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By Jonathan Hoyle on 06-09-15
Very Informative, But Far Too Much Editorial
If you could sum up The Ayn Rand Cult in three words, what would they be?
Informative but Biased
Would you be willing to try another book from Jeff Walker? Why or why not?
Probably not. Don’t get me wrong, the man does his homework, and there is some excellent reporting on this fascinating book. But the man can’t leave well enough alone, and feels the need to add his editorial everywhere to make certain individuals look bad (which is unnecessary, since the bad people already look bad enough from their own misdeeds).
Any additional comments?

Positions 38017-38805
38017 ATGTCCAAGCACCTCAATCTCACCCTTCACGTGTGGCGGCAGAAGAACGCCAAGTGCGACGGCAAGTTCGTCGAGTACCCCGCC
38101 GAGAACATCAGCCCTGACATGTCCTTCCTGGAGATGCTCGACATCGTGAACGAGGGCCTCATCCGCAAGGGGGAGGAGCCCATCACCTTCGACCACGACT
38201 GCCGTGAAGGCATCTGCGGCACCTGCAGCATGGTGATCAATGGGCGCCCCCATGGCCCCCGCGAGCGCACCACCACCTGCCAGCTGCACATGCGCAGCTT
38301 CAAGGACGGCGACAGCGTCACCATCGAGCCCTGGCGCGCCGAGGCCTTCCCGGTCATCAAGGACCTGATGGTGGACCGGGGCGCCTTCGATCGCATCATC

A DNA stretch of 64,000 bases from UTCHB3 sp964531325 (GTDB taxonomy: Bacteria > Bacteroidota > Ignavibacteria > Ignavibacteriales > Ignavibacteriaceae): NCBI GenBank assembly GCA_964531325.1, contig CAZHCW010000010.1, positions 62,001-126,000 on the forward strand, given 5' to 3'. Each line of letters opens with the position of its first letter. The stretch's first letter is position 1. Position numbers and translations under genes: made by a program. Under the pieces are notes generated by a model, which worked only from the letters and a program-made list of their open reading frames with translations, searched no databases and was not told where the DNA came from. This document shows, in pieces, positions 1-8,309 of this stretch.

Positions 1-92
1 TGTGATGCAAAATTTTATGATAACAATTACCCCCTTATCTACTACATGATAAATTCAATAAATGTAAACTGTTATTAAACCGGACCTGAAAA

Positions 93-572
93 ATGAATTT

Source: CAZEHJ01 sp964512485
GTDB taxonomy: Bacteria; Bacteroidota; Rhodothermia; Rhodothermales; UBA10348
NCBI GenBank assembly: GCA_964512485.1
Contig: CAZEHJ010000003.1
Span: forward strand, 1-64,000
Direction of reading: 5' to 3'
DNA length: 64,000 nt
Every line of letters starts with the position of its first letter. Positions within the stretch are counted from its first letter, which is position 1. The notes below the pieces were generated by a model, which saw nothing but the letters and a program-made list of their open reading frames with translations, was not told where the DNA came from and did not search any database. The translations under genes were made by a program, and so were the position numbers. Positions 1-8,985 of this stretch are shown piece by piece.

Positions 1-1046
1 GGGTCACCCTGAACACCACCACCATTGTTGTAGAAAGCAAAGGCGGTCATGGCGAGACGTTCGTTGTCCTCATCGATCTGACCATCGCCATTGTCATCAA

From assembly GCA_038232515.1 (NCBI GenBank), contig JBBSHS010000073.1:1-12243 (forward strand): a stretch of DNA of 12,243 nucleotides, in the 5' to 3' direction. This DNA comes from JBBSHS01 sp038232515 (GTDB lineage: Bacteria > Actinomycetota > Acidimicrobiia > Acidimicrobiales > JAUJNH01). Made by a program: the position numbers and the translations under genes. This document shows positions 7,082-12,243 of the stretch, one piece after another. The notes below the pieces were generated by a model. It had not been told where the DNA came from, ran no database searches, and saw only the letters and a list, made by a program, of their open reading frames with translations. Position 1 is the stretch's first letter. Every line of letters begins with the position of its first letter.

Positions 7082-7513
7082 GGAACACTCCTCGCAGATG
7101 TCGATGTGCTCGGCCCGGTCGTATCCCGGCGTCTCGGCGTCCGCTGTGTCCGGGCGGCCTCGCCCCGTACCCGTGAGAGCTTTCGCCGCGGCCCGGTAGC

The irony is not lost of a cult around someone who preaches individuality and making personal rational choices. Rand, who expects only the highest level of morally integrity of others, is involved in a secret affair with a young protege, passive aggressively pressuring their respective spouses to agree and remain silent. The story is compelling and fascinating. Yet Walker spares no opportunity to unnecessarily mudsling, particularly in the chapters on the three Rand lieutenants (Branden, Piekoff & Greenspan). Only the worst interpretations of everyone’s actions is presumed. Barbara Branden’s “The Passion of Ayn Rand” (also despised by Rand followers) is a much balanced view of what happened. Having said that though, this book is filled with an enormous amount of quality information, and a true portrayal of the cult can be gleaned. Someone could go in, remove about a quarter of the editorial, and be left with a great book. In the end, I do recommend the book, understanding that the author is no friend of the individuals involved, and the reader will have to stomach through repeated personal invectives to get to the story.
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